Maintaining that belief has proven difficult, especially when many members of Congress admitted to not having read the AHCA bill in full. Chris Collins admitted on CNN that he did not read the bill, but his staff did, and Mark Sanford said he “turned through every page,” but did not say he actually read it. This omission, Amanda said, is “just evil.”
“Evil,” or a similar adjective, could be used to describe many actions of Trump and the Republican Party regarding women. While Trump’s agenda is alarming, it is hardly the first time the GOP has attempted to stifle women’s reproductive rights, which have been under attack for years.
“The GOP is upholding a way of life that is built on suppressing women, suppressing anyone who is not a straight, Christian, cisgender white man,” Amanda said. “I have to believe that a lot of them don’t think they think this. I have to, for my well-being. Their attitude is indicative of a complete dismissal of other people’s humanity. To look at things like abortion and boil it down to some notion of a soul or whatever, and pretend this isn’t control of someone else’s body…, You’re welcome to whatever feelings you have about this, but why do you think you can tell me what I can do at the doctor? Why is this different than I need to have my septum straightened out? It’s a very strange thing that it completely erases the humanity of the woman… whether or not they want to be pregnant. It’s straight out of The Handmaid’s Tale.”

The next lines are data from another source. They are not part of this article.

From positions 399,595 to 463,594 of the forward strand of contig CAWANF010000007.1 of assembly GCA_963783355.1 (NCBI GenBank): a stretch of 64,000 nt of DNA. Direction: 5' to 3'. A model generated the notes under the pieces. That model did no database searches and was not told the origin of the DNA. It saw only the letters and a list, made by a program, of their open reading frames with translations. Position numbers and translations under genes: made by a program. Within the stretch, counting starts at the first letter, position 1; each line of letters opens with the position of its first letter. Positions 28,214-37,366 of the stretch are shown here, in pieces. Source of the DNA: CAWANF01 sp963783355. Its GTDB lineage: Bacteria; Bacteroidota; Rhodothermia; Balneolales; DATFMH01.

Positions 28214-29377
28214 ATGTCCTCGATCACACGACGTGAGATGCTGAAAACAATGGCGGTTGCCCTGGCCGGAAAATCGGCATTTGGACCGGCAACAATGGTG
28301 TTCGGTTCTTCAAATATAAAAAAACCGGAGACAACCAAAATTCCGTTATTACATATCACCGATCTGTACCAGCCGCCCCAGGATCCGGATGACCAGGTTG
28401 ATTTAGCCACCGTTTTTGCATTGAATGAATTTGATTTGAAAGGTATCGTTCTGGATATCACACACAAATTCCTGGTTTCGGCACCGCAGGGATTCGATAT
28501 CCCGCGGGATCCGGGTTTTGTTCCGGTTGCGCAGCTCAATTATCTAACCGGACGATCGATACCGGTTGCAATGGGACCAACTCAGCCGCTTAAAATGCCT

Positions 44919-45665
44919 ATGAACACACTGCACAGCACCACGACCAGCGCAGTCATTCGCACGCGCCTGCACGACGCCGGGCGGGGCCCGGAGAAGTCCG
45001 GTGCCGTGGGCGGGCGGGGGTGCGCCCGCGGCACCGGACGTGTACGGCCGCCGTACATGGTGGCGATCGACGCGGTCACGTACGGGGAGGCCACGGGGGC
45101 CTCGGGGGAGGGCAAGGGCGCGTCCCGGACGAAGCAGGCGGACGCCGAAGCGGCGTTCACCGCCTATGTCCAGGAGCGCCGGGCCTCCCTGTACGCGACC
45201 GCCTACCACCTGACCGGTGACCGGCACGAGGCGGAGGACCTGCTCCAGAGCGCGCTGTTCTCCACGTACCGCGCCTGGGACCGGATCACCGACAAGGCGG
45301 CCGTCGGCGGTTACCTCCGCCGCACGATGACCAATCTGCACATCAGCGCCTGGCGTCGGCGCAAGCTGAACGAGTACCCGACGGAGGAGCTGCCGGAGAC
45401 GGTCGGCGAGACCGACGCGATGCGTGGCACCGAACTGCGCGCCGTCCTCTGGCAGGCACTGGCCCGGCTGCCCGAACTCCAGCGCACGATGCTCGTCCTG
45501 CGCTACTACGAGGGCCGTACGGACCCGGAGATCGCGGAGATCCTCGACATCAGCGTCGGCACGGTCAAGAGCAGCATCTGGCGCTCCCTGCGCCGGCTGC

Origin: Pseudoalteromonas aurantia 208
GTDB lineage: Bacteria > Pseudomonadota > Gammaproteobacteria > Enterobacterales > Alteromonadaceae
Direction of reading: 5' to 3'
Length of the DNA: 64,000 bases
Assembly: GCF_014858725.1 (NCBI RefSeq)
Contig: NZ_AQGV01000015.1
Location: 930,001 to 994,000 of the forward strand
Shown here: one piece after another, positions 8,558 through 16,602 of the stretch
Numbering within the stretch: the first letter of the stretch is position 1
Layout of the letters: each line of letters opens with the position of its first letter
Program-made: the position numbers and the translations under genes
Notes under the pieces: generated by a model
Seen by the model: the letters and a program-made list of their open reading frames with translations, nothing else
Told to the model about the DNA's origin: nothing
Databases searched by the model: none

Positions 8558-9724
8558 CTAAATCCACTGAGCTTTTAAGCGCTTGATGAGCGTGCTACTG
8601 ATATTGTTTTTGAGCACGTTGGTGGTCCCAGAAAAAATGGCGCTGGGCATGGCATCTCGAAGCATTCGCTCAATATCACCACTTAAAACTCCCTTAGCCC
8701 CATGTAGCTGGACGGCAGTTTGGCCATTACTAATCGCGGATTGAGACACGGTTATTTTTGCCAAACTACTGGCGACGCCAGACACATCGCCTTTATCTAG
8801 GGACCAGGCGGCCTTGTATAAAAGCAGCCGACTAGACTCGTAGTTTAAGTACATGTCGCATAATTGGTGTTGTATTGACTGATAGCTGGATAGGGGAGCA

If the AHCA is passed, and if sexual assault is considered a preexisting condition, Jessica is determined to fight it in any way possible.
“I think even if I was attacked after the AHCA were passed, I think I would still report it because preexisting condition aside, even more so in our current political climate, women have to look out for each other,” she said. “I would rather report what happened to me in the hopes that they would arrest some guy, stop him from doing it again. We have to look out for each other. I would rather report and save other women’s lives than have it as a potential issue for preexisting condition with something else later on. No one is looking out for women right now, so we have to look out for each other. What are we supposed to do other than look out for each other?”
* Subject names have been changed